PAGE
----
Ending the No Otter Zone

Sea otter, ©Rich Reid, National Geographic StockIn 1986, the U.S. Fish and Wildlife Service began removing sea otters from the shoreline of southern California and relocating them to San Nicolas Island in hopes of establishing a second viable population. They also created a “no otter” zone south of Point Conception – and sea otters found there would be removed and transported back north of the zone’s boundary. For years, the program caused more harm than good to sea otters, and kept them from expanding their natural range. But in December 2012, after much outreach from Defenders and our supporters, the “no otter zone” is finally no more.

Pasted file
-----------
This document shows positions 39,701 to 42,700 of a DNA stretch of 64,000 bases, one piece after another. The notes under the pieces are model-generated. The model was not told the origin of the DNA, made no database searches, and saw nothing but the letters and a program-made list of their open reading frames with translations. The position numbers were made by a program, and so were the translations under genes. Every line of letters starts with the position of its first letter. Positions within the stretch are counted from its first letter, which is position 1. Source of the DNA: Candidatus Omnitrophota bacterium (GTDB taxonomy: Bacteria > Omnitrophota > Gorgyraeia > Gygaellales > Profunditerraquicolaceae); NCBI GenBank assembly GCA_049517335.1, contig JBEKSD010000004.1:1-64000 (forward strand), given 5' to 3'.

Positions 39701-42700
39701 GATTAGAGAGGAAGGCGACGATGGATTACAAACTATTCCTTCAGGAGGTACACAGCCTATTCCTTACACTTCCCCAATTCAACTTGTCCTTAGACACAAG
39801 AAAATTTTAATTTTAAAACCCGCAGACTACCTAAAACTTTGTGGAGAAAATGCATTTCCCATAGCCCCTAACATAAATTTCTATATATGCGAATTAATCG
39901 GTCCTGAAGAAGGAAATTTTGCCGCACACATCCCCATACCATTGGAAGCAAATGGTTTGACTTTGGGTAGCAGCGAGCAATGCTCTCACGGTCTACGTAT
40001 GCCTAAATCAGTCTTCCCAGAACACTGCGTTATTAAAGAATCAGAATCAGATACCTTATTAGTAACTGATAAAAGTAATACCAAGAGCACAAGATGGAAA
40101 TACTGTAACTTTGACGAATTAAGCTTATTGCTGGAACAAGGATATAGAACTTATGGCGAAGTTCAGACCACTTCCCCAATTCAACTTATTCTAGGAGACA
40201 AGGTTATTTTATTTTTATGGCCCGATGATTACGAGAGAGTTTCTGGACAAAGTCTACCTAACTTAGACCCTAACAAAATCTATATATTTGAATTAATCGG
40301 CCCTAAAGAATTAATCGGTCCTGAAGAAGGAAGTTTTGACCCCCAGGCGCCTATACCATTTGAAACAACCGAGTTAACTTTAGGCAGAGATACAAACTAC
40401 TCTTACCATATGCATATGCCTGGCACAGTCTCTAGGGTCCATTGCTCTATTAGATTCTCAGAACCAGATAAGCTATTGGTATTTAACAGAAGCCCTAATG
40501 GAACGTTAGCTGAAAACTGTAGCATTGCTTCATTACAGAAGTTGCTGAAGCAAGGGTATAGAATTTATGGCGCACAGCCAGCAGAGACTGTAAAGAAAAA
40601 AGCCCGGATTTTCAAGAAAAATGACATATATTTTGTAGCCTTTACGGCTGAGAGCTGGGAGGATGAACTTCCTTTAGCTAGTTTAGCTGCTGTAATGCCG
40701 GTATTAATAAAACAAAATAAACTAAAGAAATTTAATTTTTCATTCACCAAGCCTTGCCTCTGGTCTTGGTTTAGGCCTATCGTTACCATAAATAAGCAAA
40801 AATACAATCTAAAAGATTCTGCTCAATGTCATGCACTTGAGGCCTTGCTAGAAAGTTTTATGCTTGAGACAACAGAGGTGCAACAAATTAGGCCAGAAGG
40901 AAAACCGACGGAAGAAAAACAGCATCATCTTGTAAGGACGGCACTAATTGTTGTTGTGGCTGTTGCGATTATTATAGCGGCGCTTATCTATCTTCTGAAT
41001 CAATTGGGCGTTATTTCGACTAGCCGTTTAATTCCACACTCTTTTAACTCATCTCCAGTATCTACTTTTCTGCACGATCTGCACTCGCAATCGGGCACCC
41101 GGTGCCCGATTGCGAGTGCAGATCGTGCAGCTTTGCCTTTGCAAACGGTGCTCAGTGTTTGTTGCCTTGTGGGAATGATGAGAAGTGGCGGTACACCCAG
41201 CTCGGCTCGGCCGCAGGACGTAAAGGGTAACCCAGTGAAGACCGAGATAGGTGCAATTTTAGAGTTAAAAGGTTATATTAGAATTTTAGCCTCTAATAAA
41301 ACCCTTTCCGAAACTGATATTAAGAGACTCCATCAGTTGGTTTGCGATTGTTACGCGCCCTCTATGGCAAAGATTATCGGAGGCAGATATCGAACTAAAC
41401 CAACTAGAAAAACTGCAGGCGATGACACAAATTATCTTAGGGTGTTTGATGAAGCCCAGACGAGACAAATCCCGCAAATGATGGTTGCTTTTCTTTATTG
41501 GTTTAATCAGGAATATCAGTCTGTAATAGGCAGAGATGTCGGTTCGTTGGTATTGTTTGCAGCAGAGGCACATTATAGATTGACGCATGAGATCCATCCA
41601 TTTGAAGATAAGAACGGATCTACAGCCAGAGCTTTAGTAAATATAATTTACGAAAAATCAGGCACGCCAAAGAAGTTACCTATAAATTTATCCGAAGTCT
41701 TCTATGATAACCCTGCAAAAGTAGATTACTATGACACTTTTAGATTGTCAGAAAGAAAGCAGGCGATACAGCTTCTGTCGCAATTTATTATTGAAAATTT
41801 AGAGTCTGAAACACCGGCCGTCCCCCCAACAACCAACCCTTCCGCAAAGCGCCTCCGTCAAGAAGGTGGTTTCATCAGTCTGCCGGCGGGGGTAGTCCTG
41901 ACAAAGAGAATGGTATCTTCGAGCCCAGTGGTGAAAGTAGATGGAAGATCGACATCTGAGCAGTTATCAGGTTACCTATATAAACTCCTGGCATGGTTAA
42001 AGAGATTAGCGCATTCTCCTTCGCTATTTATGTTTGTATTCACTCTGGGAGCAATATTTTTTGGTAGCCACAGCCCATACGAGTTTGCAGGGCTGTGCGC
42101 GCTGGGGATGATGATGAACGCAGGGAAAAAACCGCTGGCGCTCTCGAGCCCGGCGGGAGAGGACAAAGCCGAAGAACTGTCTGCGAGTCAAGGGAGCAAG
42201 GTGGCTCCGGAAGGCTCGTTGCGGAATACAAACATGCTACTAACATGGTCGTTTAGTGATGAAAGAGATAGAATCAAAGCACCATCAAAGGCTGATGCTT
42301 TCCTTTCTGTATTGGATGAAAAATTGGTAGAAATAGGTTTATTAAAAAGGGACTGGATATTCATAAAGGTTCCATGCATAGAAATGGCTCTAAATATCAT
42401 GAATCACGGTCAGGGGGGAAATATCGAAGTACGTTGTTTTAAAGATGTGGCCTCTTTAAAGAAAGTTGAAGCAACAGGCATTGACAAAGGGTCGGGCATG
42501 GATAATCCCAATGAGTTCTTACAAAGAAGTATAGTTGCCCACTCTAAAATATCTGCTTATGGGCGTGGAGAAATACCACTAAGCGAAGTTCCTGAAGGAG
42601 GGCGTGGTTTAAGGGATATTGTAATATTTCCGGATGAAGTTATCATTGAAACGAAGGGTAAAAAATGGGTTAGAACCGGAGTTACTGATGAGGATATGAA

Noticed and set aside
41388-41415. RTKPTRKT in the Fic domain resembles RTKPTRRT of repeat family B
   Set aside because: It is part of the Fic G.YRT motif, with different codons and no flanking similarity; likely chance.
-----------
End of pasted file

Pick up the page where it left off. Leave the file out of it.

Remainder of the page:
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Sea Otter, Tony Trupp
Fact Sheet
Sea otters have the densest fur in the animal kingdom, ranging from 250,000 to a million hairs per square inch, which insulates them and maintains warmth. Unlike other marine mammals, the sea otter does not have a layer of blubber (fat) to help keep it warm.
Where We Work
The Golden state is home to millions of wild birds, mammals, amphibians, reptiles and fish that need our help.
In the Magazine
Floating effortlessly on their backs just off the Monterey Bay coast, dozens of dozing sea otters are soaking up the warm southern California sun.